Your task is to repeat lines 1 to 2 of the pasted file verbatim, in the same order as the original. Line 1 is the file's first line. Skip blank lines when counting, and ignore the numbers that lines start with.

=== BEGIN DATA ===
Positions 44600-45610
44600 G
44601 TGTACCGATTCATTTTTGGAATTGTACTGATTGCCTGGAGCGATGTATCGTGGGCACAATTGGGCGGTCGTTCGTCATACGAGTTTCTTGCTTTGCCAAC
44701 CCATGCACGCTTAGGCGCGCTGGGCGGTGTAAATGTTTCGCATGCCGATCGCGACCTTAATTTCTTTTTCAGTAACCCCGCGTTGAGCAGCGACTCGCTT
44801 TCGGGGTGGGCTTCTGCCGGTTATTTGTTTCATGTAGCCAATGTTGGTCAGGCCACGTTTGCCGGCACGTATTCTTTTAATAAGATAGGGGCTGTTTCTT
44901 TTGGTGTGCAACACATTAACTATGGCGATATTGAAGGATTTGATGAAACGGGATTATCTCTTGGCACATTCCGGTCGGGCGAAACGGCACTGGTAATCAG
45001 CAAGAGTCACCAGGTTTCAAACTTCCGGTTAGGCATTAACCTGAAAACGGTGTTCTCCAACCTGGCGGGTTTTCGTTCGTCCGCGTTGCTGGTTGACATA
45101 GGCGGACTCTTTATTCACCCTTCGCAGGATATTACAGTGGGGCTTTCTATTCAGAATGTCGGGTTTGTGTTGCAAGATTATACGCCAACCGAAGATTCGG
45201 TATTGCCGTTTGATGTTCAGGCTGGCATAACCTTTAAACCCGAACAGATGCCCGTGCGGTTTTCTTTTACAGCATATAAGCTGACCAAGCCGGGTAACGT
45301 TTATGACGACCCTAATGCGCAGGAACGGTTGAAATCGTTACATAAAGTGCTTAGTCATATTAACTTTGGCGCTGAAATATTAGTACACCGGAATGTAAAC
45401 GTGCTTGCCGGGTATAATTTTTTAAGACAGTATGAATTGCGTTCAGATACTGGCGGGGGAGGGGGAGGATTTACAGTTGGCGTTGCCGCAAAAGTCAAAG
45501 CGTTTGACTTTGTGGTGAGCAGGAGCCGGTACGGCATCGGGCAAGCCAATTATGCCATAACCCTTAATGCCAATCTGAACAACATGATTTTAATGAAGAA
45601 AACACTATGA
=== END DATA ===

Positions 44600-45610
44600 G